Interpretation of a Poem by Frost.

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A young black girl stopped by the woods,
so young she knew only one man: Jim Crow
but she wasn’t allowed to call him Mister.
The woods were his and she respected his boundaries
even in the absences of fence.
Of course she delighted in the filling up
of his woods, she so accustomed to emptiness,
to being taken at face value.
This face, her face eternally the brown
of declining autumn, watches snow inter the grass,
cling to bark making it seem indecisive
about race preference, a fast-to-melt idealism.
With the grass covered, black and white are the only options,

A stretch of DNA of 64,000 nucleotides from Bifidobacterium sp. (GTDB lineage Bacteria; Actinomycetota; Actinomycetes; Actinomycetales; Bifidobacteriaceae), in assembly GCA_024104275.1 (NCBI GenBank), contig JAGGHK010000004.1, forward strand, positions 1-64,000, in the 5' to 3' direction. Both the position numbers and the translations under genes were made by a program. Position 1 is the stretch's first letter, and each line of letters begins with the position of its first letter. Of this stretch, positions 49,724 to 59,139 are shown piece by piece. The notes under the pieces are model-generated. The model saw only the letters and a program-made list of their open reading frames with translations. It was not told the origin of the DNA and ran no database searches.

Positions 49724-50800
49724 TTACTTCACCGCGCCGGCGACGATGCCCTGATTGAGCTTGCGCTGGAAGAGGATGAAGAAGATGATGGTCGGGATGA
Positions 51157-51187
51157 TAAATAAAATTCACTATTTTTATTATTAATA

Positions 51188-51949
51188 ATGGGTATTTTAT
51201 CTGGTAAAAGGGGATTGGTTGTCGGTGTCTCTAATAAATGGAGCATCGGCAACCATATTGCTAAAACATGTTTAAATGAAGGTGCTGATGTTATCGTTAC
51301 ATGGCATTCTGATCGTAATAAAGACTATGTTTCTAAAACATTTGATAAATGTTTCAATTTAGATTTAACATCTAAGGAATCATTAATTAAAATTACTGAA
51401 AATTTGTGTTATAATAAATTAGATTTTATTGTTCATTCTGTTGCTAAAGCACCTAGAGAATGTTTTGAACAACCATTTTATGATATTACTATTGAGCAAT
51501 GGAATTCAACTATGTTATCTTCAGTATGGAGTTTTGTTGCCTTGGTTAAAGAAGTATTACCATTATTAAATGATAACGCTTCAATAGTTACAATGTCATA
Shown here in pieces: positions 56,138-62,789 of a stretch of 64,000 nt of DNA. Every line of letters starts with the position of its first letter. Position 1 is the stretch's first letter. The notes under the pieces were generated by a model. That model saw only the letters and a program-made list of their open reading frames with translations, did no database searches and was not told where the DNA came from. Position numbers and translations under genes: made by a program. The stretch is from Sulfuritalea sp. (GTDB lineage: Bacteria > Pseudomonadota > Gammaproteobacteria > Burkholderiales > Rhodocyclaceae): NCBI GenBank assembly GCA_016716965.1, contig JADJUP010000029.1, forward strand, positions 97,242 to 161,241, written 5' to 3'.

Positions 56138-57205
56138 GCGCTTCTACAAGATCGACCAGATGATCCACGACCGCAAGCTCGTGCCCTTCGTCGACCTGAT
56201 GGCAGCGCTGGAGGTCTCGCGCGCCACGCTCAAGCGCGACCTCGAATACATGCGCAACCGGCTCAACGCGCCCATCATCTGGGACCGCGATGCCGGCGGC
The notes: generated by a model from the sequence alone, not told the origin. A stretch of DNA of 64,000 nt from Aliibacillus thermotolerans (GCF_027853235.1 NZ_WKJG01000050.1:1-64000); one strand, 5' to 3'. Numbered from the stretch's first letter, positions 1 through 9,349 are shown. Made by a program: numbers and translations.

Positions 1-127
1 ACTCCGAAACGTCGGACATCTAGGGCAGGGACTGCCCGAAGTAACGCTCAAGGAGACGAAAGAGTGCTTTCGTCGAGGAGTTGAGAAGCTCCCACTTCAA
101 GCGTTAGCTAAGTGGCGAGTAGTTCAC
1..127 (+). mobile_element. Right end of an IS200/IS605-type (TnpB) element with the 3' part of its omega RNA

polarity is the only reality; corners aren’t neutral
but are on edge.
She shakes off snow, defiance wasted
on the limited audience of horse.
The snow does not hypnotize her as it wants to,
as the blond sun does in making too many prefer daylight.
She has promises to keep,
the promise that she bear Jim no bastards,
the promise that she ride the horse only as long
as it is willing to accept riders,
the promise that she bear Jim no bastards,
the promise to her face that it not be mistaken as shadow,
and miles to go, more than the distance from Africa to Andover
more than the distance from black to white
before she sleeps with Jim.

Thylias Moss, 1954